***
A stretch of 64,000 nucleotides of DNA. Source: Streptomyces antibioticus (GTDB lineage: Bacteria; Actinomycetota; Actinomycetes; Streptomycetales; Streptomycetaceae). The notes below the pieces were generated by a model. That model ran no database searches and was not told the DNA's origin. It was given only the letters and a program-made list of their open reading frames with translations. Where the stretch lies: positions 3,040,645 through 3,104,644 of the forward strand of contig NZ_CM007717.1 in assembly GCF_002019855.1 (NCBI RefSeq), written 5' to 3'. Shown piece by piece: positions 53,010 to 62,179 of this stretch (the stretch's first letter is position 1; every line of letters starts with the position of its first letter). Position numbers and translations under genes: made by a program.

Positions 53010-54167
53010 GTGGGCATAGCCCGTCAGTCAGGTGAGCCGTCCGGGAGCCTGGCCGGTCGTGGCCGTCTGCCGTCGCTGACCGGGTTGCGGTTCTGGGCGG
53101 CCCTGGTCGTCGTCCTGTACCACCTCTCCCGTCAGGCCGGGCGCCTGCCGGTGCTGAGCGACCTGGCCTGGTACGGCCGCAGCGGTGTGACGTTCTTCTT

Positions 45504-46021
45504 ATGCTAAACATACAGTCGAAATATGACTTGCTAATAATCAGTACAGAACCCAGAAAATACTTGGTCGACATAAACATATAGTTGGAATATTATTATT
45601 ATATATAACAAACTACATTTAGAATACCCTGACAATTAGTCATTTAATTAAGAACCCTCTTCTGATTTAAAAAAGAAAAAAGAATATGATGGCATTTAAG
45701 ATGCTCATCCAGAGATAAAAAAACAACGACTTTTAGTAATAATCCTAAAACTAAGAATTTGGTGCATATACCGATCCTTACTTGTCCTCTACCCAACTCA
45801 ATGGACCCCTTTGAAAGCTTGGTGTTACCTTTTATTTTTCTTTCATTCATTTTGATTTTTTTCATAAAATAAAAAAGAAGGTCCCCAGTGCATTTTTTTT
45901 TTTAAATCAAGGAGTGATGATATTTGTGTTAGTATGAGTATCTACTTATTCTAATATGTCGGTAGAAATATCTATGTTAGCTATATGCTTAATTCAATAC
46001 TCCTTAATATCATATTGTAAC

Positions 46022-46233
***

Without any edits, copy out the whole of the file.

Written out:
A stretch of 64,000 nucleotides of DNA. Source: Streptomyces antibioticus (GTDB lineage: Bacteria; Actinomycetota; Actinomycetes; Streptomycetales; Streptomycetaceae). The notes below the pieces were generated by a model. That model ran no database searches and was not told the DNA's origin. It was given only the letters and a program-made list of their open reading frames with translations. Where the stretch lies: positions 3,040,645 through 3,104,644 of the forward strand of contig NZ_CM007717.1 in assembly GCF_002019855.1 (NCBI RefSeq), written 5' to 3'. Shown piece by piece: positions 53,010 to 62,179 of this stretch (the stretch's first letter is position 1; every line of letters starts with the position of its first letter). Position numbers and translations under genes: made by a program.

Positions 53010-54167
53010 GTGGGCATAGCCCGTCAGTCAGGTGAGCCGTCCGGGAGCCTGGCCGGTCGTGGCCGTCTGCCGTCGCTGACCGGGTTGCGGTTCTGGGCGG
53101 CCCTGGTCGTCGTCCTGTACCACCTCTCCCGTCAGGCCGGGCGCCTGCCGGTGCTGAGCGACCTGGCCTGGTACGGCCGCAGCGGTGTGACGTTCTTCTT

Positions 45504-46021
45504 ATGCTAAACATACAGTCGAAATATGACTTGCTAATAATCAGTACAGAACCCAGAAAATACTTGGTCGACATAAACATATAGTTGGAATATTATTATT
45601 ATATATAACAAACTACATTTAGAATACCCTGACAATTAGTCATTTAATTAAGAACCCTCTTCTGATTTAAAAAAGAAAAAAGAATATGATGGCATTTAAG
45701 ATGCTCATCCAGAGATAAAAAAACAACGACTTTTAGTAATAATCCTAAAACTAAGAATTTGGTGCATATACCGATCCTTACTTGTCCTCTACCCAACTCA
45801 ATGGACCCCTTTGAAAGCTTGGTGTTACCTTTTATTTTTCTTTCATTCATTTTGATTTTTTTCATAAAATAAAAAAGAAGGTCCCCAGTGCATTTTTTTT
45901 TTTAAATCAAGGAGTGATGATATTTGTGTTAGTATGAGTATCTACTTATTCTAATATGTCGGTAGAAATATCTATGTTAGCTATATGCTTAATTCAATAC
46001 TCCTTAATATCATATTGTAAC

Positions 46022-46233